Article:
The only gambling legally available is limited to below forms of gambling:
- State and regional lottery,
- Horse racing
- Some forms of charitable fund raising, and
- Sports betting
Accordingly, bordering states are benefiting from the strict gambling prohibition law. Residents are crossing the border to neighboring states to play and thus the state is losing significant revenue. The gambling revenue of neighboring states has been estimated to consist of 10% from Tennessee residents.
This would suggest, that if you are looking for opportunities to play, then you will need to travel interstate to find greener pastures. The nearest states with the best opportunities to play at are Mississippi and Missouri.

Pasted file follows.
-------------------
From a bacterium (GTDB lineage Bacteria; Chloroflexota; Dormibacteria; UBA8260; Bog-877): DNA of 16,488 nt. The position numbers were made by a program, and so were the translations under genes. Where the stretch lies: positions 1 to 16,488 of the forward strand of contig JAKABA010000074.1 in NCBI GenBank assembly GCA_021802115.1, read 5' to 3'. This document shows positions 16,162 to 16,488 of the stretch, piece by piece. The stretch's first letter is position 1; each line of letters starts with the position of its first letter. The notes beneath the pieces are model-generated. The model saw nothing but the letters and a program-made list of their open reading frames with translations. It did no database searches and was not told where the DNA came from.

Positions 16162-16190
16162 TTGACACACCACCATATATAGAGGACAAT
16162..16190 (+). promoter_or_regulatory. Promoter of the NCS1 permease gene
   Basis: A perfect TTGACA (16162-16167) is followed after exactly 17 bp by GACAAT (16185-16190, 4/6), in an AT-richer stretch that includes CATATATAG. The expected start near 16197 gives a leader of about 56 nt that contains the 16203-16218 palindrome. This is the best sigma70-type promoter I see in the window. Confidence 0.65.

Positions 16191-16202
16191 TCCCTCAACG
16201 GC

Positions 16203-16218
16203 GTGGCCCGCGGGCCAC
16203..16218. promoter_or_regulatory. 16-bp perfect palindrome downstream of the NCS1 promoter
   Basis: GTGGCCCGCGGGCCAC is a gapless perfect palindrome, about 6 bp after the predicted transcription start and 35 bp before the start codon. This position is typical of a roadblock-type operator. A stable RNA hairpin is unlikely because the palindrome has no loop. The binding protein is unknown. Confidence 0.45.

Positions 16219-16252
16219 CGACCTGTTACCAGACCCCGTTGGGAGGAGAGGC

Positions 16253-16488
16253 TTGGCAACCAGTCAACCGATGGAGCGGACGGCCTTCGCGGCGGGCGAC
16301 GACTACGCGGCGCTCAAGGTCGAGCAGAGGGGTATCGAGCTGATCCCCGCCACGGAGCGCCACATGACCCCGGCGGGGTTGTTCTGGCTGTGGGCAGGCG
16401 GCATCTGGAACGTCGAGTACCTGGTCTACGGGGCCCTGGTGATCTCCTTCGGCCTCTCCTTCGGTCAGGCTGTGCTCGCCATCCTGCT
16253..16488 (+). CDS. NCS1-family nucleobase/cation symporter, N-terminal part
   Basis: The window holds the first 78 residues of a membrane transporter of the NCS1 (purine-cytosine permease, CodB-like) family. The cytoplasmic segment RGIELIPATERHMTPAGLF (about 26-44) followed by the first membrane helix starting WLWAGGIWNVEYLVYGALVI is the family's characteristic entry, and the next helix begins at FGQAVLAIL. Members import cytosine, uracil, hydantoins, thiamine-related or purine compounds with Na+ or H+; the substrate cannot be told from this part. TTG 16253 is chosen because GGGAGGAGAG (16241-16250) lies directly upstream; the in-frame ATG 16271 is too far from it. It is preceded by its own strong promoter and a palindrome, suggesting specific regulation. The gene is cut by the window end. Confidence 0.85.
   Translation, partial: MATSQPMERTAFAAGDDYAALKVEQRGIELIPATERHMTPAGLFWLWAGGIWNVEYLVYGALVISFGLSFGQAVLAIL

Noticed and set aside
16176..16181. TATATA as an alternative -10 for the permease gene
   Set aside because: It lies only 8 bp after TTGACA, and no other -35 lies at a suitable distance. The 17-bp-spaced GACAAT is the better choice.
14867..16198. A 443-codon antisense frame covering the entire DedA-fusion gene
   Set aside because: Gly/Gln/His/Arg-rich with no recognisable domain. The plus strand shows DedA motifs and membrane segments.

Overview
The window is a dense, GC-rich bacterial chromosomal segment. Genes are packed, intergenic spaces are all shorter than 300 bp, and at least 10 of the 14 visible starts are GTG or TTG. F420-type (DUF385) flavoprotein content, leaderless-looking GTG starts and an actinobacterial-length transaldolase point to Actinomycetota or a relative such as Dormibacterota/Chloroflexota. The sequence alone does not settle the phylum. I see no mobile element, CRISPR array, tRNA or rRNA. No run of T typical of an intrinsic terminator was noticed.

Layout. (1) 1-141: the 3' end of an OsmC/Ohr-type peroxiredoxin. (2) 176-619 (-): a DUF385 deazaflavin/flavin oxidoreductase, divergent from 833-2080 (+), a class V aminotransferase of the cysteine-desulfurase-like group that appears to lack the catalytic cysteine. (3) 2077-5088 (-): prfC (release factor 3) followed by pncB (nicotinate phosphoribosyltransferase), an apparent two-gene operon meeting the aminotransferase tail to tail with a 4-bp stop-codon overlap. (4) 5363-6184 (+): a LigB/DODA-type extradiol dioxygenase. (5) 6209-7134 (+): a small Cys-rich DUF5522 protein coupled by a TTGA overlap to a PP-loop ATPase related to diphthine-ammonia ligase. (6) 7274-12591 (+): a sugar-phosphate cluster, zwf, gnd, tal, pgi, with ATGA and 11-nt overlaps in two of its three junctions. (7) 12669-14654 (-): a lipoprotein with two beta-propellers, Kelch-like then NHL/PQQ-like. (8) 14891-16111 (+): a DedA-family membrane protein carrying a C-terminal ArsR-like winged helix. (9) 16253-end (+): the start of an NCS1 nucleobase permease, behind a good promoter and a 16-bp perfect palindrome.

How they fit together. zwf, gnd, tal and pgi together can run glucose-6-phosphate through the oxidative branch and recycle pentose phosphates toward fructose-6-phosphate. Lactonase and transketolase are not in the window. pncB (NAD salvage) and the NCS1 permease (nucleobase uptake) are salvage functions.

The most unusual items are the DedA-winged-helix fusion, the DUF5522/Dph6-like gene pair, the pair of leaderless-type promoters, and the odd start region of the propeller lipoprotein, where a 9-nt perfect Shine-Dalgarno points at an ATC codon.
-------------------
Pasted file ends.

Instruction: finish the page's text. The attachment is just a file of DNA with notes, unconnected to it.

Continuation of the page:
The state law stipulates that any form of gambling, whether it be a game of skill or a game of luck is deemed to be illegal. Unlike other US States, Tennessee does not differentiate between the two. And therefore there is no debate as to which games constitute games of skill or games of luck. Gambling devices are also strictly prohibited ruling out slot machines, poker tables, other gambling tables and the like.
Charitable fund raising must direct 100% of funds raised to the charitable cause and is limited to raffles and bingo. The law does not differentiate between private, social or commercial gambling. This implies, gambling at home, offices, in private is illegal. However, having this enforced is logistically impossible.
Anyone found breaking the law is charged with a misdemeanor on par with jaywalking. A fine of up to $50 can be applied. A second breach incurs the same charge as the first, with subsequent breaches increasing in the maximum fine and may lead to a charge of felony.